Big Boss_injustice

The action scenes are many and bloody. The fights are heavily choreographed and while that makes them look less realistic, they are violent. Death takes many forms. If you’re on the wrong side it is Chiru and his trusty matches as he douses the baddies with petrol. The police are corrupt and so are the lawyers. If you can’t get your own justice, forget it.

In a recent discussion with Beth and Sujoy we agreed that none of us understand why people say there is no sex in Indian films. Sex and relationships are clearly a part of this story. Consensual sex between people who like each other is not treated harshly at all. In many films, Roja would have been marked as the bad girl based on her dress, her forwardness, her dream of climbing into bed with Basu (and then telling her grandmother all about it). Grandma seems to have been a bit wild in her youth too. When Madhavi’s blouse is deliberately torn, Ankineedu is furious at his son’s behaviour while Madhavi holds her head high. Varadarajulu’s wife uses sex to lure men into helping her, Sumathi chooses a marriage as a way of escaping what she sees as a useless family. Women behave in a range of different ways and with varying degrees of ‘niceness’, but they have clear goals and feel free to go for them. Only one of those women dies – and as a mini spoiler, it had more to do with being downright evil than expressing desire. Telugu films are hero-centric, but if you watch what is happening on the periphery, sometimes there are interesting things going on.

Mind you, I cannot be certain that generosity is deliberate. Basu’s youngest brother appears to regrow a lost leg late in the film.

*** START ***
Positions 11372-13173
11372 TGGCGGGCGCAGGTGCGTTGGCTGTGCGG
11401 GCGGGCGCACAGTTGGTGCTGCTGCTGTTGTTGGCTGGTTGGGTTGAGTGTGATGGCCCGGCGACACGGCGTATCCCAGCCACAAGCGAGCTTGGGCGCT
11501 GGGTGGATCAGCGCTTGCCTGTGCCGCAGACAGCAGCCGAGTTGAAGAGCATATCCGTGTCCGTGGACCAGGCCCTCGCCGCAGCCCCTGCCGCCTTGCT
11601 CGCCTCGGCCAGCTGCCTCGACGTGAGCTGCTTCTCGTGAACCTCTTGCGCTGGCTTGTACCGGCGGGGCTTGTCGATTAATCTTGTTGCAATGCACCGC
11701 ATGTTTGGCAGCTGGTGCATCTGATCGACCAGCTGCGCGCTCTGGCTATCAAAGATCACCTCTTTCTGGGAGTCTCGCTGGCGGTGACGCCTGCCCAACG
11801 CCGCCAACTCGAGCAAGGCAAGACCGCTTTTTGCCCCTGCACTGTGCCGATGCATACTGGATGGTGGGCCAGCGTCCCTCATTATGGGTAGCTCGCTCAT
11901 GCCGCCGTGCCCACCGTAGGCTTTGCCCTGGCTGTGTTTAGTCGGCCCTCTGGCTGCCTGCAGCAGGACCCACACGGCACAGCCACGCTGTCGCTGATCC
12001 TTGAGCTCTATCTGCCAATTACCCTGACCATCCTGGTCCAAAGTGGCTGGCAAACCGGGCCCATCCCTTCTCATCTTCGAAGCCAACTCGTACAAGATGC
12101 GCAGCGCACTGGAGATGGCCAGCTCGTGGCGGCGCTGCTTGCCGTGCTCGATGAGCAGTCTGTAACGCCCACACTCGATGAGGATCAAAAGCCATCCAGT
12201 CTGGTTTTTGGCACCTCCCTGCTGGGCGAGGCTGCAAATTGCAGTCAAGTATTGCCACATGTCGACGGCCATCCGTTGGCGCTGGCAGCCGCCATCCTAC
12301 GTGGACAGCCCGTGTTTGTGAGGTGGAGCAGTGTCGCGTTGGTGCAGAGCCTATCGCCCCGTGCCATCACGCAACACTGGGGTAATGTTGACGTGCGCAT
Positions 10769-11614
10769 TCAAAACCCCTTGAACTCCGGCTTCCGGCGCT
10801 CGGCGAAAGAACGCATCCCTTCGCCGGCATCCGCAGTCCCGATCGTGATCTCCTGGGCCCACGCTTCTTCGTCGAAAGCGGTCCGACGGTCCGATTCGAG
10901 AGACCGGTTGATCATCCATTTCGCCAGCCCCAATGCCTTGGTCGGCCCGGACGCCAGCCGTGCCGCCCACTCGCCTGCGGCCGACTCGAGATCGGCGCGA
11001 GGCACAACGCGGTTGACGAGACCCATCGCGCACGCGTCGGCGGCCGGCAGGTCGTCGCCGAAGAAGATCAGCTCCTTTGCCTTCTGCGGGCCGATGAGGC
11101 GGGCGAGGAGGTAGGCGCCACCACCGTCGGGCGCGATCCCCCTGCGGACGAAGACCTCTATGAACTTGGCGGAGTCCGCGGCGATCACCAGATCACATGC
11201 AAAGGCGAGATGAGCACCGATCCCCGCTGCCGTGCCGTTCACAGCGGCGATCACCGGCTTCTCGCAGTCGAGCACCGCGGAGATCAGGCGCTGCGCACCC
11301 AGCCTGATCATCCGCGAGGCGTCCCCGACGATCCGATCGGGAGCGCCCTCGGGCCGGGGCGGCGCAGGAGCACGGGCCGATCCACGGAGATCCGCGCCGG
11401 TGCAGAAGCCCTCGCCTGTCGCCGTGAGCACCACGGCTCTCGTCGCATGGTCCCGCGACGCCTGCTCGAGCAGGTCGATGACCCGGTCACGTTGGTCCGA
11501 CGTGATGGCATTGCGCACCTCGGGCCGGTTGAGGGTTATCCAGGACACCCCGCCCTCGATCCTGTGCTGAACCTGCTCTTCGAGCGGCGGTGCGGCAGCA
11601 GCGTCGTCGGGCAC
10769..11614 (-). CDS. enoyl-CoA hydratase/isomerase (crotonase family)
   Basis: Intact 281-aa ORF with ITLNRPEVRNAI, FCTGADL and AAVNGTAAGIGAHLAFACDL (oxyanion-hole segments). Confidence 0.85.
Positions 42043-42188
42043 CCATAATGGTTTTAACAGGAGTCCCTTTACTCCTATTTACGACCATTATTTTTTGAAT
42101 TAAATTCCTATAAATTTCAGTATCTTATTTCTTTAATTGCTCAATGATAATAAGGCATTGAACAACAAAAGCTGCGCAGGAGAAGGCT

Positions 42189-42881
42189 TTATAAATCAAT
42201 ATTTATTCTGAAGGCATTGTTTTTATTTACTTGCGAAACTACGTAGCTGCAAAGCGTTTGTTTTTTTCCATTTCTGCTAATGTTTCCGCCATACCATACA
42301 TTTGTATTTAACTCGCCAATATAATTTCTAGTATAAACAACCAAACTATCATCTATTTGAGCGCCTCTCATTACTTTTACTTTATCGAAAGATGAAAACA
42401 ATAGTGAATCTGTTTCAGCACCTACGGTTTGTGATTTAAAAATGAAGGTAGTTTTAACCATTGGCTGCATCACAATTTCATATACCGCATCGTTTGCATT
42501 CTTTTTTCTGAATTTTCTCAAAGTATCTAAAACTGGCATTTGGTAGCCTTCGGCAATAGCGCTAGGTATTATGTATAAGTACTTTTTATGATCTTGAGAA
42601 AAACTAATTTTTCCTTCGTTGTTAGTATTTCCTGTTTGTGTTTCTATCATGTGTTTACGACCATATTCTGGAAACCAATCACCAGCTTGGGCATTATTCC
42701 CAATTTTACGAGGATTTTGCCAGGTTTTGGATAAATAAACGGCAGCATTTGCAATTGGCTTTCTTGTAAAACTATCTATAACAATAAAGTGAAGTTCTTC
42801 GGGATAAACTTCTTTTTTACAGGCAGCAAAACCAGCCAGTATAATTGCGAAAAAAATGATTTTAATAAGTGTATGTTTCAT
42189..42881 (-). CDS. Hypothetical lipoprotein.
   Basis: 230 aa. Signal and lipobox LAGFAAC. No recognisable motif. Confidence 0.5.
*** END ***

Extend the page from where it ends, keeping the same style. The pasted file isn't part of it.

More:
Big Boss_no legBig Boss_two legs

And at the time the father was killed, there were two kids and I don’t think Thulasi was pregnant so I have no explanation for Sumathi. Maybe they just forgot to kill off the bad girls. Details, boring details!

The songs are a viewing highlight, and Bappi Lahiri is quite restrained. The introductory song is Chiru as seen by his fans, and I think it was filmed at an actual Mega Birthday event. Nearly all the picturisations are from Roja’s point of view, and are her fantasies. Roja escaped a bizarre assault in which creepy cop Tanikella Bharani threw a bucket of water over her before tearing her ugly skirt off to reveal an even more hideous dress underneath. Her grandmother had to explain the significance of a rain song. So Roja launched into one of my favourite rain songs, and kindly imagined Chiru tearing his own shirt off. In her dream of crawling into Basu’s bed she tears her blouse.

Big Boss_Innuendo 1Big Boss_innuendo 2

After a few double entendres, this song actually makes sense (except the chicken references). I can’t explain the little people or their outfits.

Big Boss_Ali as JohnnyBig Boss_Tanikella Bharani

This isn’t a film that rests on nuanced performances but apart from Chiranjeevi, Roja and Sujatha, I have to say Ali was good. He played a character rather than doing comedy, and when I saw him tied up with a time bomb stuck to his chest, I was sorry. But he IS a comedy uncle so my tears were held at bay. Allu Ramalingaiah has a small role as a deaf yet singing policeman. Tanikella Bharani overacts like his life depends on it. Despite being cartoonish there is a nasty edge to his character although he does redeem himself a little at the end. The assorted That Guys all do their thing and succeeded in being so vile I cheered as each was dispatched.